The article compares these exams with an essay writing problem in the 2016 gaokao—students were asked to respond to a short comic strip. The item was even regarded as one of the best gaokao essay materials in recent years. Even so, the article said: “This is a superficial topic not matching the thinking qualities of young people… The comic has clear conclusions: about not judging a winner or loser based test scores; or, criticism of overly strict education; or that how one is treated is often relative to how one has performed previously… All this is common sense that everyone knows.”
The article also bashed the gaokao essay grading system, as it heavily stresses the use of words, connections, and idioms (成語), but doesn’t put much value on whether facts and arguments are clear, logic is rigorous, or evidence convincing. “With some cleverness, Chinese students do not need extensive reading to get high scores in such tests.”
Controversial as it is, the article was echoed by many social media users. Remarks included: “They [the Party] never want to you to think,” “The ability to think clearly is the enemy of dictatorship,” “How will the Party be able to deceive if you can think independently? Education only serves as a brainwashing tool for it,” and more.
Aside from the students, the other major constituency invested in the gaokao are Chinese parents, who often care more about the outcome than their son or daughter. Under the single-child policy and with a heavily family-centered culture, a child’s failure in the gaokao is sometimes seen as the failure of the whole family. In addition, despite the unfairness imposed on people from inner provinces, the gaokao is still regarded by ordinary Chinese as the fairest path to a better life. “Get a good score in the gaokao, go to a good college and find a good job,” is a simple but truthful summary of parental instruction.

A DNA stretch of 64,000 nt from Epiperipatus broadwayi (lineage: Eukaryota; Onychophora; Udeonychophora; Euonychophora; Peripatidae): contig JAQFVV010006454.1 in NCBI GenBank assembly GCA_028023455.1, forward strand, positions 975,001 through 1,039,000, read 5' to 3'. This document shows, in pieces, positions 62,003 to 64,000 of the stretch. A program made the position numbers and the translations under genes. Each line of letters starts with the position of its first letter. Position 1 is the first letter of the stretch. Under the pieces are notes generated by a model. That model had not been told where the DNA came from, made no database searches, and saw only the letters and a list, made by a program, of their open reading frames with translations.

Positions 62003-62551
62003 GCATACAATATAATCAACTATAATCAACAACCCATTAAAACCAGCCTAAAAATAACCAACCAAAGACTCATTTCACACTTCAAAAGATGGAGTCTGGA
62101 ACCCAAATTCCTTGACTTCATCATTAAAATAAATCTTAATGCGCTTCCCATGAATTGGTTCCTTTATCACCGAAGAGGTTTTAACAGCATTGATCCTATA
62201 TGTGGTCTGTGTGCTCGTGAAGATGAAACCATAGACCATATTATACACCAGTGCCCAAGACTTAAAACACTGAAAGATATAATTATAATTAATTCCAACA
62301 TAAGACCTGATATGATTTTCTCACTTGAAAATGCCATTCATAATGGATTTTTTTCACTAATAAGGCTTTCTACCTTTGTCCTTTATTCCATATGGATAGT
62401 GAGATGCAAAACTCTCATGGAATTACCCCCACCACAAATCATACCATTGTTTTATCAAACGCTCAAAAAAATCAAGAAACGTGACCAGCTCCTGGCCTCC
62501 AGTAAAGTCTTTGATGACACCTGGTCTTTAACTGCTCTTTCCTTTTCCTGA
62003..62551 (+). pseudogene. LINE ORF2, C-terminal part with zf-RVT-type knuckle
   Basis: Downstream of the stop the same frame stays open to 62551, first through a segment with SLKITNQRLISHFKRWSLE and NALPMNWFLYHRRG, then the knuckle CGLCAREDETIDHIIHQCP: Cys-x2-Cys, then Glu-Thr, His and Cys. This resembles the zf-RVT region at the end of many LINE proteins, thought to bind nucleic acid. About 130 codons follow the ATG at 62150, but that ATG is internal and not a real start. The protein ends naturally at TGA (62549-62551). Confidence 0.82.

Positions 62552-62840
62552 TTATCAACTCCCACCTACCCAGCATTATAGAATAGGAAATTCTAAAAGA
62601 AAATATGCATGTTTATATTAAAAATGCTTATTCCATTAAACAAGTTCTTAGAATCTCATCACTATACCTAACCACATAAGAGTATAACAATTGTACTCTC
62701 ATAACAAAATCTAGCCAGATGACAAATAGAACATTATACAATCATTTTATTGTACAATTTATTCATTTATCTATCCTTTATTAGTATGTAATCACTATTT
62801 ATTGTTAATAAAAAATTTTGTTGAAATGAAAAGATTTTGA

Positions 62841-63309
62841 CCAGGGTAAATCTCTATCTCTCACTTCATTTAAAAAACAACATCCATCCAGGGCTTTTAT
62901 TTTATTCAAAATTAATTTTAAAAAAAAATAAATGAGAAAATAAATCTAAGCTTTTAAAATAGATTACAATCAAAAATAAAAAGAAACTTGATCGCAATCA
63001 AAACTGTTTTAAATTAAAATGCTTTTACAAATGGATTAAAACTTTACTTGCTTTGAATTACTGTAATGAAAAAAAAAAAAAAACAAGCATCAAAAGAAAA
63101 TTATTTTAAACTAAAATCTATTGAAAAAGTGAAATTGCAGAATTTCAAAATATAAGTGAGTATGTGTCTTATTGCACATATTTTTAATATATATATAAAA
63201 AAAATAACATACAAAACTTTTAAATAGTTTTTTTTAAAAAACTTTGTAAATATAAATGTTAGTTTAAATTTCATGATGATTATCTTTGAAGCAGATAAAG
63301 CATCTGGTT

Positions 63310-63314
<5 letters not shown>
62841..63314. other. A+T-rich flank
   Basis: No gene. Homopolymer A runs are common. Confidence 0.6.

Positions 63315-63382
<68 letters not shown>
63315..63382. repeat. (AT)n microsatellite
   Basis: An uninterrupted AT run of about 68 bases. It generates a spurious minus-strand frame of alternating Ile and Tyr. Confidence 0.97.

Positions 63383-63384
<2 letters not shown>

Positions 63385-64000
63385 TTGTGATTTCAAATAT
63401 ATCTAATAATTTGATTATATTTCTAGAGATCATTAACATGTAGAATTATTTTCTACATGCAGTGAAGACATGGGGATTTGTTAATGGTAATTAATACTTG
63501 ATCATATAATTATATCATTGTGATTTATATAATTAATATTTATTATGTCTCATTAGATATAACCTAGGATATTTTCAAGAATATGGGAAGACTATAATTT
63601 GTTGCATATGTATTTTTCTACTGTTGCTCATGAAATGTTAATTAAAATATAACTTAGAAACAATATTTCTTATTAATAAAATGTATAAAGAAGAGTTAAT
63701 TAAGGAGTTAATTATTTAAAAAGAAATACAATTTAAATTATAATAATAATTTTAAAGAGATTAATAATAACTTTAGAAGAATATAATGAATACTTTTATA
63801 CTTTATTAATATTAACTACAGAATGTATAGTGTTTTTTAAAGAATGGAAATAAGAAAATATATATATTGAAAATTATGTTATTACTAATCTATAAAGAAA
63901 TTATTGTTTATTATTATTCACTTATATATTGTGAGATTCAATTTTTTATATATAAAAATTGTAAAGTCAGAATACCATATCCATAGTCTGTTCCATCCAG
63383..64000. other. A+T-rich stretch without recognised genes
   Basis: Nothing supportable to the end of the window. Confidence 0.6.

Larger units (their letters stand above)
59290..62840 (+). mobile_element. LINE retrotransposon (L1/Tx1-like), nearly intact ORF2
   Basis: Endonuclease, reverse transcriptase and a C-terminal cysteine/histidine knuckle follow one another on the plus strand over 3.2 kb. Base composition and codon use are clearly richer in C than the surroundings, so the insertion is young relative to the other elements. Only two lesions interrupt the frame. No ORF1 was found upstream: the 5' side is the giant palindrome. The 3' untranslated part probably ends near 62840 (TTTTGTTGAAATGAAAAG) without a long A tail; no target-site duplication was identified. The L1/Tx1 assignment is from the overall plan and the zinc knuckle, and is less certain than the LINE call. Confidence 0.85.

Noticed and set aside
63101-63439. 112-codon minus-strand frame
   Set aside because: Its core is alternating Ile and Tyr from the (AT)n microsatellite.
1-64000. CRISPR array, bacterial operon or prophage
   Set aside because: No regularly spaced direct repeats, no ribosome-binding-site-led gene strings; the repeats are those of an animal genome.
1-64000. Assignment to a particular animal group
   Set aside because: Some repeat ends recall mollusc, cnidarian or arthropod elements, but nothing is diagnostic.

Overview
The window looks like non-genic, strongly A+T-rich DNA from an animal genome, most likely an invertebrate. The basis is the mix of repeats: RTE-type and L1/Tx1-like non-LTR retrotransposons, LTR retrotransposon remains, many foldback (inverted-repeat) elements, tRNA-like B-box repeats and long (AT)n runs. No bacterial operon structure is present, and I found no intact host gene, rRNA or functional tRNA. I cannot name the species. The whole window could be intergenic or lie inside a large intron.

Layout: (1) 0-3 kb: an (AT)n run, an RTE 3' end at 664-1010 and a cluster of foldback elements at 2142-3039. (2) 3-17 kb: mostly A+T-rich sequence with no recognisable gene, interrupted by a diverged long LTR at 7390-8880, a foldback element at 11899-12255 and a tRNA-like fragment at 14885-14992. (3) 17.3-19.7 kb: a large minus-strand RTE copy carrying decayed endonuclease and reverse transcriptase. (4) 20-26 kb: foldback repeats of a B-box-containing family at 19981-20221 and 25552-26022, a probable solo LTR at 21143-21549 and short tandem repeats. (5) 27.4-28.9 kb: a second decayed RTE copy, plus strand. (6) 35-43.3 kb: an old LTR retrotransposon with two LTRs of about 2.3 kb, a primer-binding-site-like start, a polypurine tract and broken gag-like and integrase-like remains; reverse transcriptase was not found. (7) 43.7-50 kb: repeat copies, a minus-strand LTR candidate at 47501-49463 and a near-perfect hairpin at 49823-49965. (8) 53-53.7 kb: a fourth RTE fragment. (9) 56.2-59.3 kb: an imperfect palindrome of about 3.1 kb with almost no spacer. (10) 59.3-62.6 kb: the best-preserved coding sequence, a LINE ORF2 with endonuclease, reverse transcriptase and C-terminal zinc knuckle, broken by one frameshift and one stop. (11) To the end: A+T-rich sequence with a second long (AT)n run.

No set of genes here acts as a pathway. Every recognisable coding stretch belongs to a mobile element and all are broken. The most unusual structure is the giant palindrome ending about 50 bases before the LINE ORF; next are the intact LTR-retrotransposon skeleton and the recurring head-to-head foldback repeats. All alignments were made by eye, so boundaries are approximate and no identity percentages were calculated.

But there were some irrational behaviors by “gaokao parents” this year. On June 9, two parents in Jiangsu Province smashed a vehicle’s front light to prevent it from alarming, which they said was interfering with their child’s rest. There are also reports of gaokao parents temporarily blocking traffic during the English listening test, to “make it free of traffic noise.” Violence erupted between the road-blocking parents and a motor rider, and was captured in a video.
Headlines also noted a “gaokao expedition” in Maotangchang, a secluded town in Anhui Province known as “Asia’s Biggest Gaokao Factory.” Tens of thousands of people gathered to see high school seniors off to the “frontlines” of the gaokao. Clearly, the exam is like a war to rural Chinese families.
In response to that news, a top-rated remark said: “The sad fact about gaokao is that while we know it’s a meat grinder, we still have to jump in; we know that it’s a single-plank bridge, but still have to squeeze onto it. The gaokao system is cruel, but it is the only choice for so many people [to have a better life].”
This year, however, more people stood up to challenge blind faith in the gaokao. Shen Lu, a CNN journalist, wrote an article titled: “Why failing the gaokao was the best thing that ever happened to me.”
Shen, who failed hard in the gaokao but found a prosperous career after studying journalism at the University of Iowa, wrote in her article: “I’m actually rather grateful I failed the gaokao. Had I gone to a prestigious Chinese university, I would never have experienced Western schooling—a system not without its own flaws—and I would certainly not have understood the true meaning of education.”
Shen’s story offers a hint at how different educational systems shape the minds of students in very different ways. Just as a Chinese internet user remarked about gaokao season: “It’s time for the new products to come out of the production line. We who still have free minds are just defective products of the system.”